Coronavirus Australia: WA ‘ready to blow up’ with virus cases

An Australian doctor has warned Western Australia is ready to blow up with COVID-19 cases, with health workers concerned overseas and interstate travellers could drive up the numbers.Western Australia only has six active cases in the state, but president of the Australian Medical Association WA, Dr Andrew Miller, told the ABC that many health professionals feel like they are “sitting on a time bomb”.
“I think I can best summarise the mood of doctors in Western Australia at the moment as we are sitting on a time bomb,” Dr Miller told the outlet.
“This state is ready to blow up with COVID.”
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Victoria‘s second wave has shown just how much of an impact this virus can have on the healthcare sector if it gets out of control.
Of today‘s 466 new COVID-19 cases, 140 were healthcare workers.
There are 7808 active virus cases across Victoria, with 998 of those infections seen in healthcare workers.
Aged care is of particular concern, with the hard-hit sector seeing a continual rise in cases and fatalities.
Half of the 12 virus deaths reported in Victoria today were related to aged care facilities.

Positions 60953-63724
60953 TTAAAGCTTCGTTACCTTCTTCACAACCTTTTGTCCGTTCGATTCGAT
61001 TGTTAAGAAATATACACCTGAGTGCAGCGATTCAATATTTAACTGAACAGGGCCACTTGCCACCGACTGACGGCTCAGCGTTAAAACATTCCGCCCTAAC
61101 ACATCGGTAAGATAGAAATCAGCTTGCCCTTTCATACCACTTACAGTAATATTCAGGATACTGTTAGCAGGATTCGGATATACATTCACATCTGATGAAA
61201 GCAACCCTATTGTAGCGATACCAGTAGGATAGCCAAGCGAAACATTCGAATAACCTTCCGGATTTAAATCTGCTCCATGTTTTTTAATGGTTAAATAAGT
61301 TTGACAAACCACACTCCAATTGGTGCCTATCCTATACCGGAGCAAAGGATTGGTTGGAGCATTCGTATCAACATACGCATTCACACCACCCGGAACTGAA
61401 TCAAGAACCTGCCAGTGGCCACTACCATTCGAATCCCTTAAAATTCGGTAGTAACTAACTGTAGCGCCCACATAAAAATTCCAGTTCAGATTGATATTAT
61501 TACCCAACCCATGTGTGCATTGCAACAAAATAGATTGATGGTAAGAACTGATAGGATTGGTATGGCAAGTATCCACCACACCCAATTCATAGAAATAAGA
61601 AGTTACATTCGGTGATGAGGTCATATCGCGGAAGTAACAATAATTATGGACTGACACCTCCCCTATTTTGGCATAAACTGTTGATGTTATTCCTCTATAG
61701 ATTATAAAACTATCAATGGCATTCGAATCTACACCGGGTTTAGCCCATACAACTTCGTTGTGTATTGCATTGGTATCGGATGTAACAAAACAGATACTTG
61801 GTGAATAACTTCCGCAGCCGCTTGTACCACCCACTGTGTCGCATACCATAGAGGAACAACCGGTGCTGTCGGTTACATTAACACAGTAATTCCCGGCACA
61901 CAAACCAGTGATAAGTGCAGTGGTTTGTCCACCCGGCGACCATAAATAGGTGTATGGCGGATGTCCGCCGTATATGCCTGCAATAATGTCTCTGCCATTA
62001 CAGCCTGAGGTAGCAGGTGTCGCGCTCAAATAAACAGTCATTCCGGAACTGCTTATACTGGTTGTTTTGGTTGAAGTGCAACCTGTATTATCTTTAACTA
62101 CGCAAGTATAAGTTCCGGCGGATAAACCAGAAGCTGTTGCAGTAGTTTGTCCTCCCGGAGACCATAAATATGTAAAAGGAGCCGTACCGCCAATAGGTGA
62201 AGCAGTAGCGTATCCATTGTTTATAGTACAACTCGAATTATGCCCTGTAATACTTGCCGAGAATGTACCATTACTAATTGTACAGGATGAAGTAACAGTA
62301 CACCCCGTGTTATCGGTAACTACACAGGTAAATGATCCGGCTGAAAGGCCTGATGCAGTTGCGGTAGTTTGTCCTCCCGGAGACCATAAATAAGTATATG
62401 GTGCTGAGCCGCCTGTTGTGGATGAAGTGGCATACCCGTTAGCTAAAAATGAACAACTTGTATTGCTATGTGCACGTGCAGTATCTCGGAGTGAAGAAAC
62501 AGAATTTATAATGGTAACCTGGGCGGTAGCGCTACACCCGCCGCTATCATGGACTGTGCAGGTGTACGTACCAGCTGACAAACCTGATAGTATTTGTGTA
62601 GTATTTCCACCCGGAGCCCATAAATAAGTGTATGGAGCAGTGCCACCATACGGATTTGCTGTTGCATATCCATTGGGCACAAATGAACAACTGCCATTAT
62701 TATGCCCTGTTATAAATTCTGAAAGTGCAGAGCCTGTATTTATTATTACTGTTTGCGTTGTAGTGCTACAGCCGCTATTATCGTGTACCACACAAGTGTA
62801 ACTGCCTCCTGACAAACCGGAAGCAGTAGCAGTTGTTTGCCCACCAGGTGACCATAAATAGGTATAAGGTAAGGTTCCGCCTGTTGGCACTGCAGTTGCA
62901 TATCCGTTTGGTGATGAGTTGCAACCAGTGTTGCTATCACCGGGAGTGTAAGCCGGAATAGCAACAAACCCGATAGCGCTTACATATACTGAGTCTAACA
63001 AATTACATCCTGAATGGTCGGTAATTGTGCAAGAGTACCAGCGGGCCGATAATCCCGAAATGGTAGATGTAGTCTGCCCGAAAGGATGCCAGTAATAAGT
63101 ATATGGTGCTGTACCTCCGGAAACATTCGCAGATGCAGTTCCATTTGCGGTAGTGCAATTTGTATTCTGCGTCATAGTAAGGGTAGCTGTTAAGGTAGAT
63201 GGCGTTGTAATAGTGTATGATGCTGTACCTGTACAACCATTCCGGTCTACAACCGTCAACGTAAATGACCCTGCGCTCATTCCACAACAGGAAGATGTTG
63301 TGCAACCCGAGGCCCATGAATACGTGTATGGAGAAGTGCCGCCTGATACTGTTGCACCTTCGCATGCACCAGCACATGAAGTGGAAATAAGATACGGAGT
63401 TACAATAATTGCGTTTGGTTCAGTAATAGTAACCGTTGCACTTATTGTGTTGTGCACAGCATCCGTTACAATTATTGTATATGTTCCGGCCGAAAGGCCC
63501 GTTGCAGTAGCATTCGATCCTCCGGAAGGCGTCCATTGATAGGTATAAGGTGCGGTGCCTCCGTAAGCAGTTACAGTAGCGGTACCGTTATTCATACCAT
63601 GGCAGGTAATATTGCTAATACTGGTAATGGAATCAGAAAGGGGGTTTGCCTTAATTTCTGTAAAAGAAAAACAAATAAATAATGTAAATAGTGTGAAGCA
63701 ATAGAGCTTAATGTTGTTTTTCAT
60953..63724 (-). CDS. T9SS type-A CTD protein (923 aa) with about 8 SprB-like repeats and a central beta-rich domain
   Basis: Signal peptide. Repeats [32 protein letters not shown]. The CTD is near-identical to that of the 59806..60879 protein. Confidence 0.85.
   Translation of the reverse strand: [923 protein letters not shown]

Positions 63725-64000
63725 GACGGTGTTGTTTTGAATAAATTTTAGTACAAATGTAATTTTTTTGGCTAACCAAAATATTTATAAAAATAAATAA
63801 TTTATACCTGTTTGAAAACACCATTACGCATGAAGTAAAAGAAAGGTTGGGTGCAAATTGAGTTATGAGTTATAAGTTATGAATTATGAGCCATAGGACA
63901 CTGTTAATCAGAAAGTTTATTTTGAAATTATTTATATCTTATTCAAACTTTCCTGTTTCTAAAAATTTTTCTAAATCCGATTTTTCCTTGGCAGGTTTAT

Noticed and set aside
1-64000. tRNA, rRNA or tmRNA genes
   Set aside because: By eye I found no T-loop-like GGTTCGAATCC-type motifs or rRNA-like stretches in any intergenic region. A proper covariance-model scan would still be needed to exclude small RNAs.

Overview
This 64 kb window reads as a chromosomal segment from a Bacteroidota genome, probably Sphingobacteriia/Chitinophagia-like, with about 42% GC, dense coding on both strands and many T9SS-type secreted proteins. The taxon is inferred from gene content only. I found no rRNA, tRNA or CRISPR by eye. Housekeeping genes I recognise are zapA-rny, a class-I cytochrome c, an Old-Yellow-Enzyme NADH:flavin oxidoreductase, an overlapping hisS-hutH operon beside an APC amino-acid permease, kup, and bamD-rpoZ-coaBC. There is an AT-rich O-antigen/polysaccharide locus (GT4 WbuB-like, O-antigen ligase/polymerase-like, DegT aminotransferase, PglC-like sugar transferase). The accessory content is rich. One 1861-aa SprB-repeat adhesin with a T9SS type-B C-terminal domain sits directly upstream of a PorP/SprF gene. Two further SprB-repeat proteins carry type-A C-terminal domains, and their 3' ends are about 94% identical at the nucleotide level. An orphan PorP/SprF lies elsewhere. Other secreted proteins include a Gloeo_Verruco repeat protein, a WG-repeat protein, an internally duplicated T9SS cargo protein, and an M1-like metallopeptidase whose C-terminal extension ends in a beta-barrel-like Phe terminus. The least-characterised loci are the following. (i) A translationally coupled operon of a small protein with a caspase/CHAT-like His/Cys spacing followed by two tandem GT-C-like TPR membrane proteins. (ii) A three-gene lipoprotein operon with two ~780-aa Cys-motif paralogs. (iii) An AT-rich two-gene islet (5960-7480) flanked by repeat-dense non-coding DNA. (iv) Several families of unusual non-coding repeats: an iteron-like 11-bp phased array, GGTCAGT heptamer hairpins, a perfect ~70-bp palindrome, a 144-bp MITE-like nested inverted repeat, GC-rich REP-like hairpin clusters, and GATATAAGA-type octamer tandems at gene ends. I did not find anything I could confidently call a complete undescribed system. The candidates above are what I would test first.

Victorian Chief Health Officer Brett Sutton has said the state’s virus cases numbers over the last few days aren’t “good enough”.
“We are 400- 500 cases each day, more or less the average over the last week,” he said during Saturday’s press conference.
“That is not good enough but it’s a positive that we have averted an exponential increase through the last couple of weeks.”
Prof Sutton said stage three restrictions have stopped around 20,000 infections “but it hasn’t been enough”.
“We can’t have 500 cases every single day and the associated morbidity, hospitalisation, intensive care requirements and debts that are associated with that number every day,” he said.
“Stage four restrictions will make a difference but we won’t see them for another week or more. We can drive numbers down and we will drive numbers down.”
Prof Sutton said the outbreaks in aged care homes was a major issue facing the state, with more than 1600 active cases in those settings.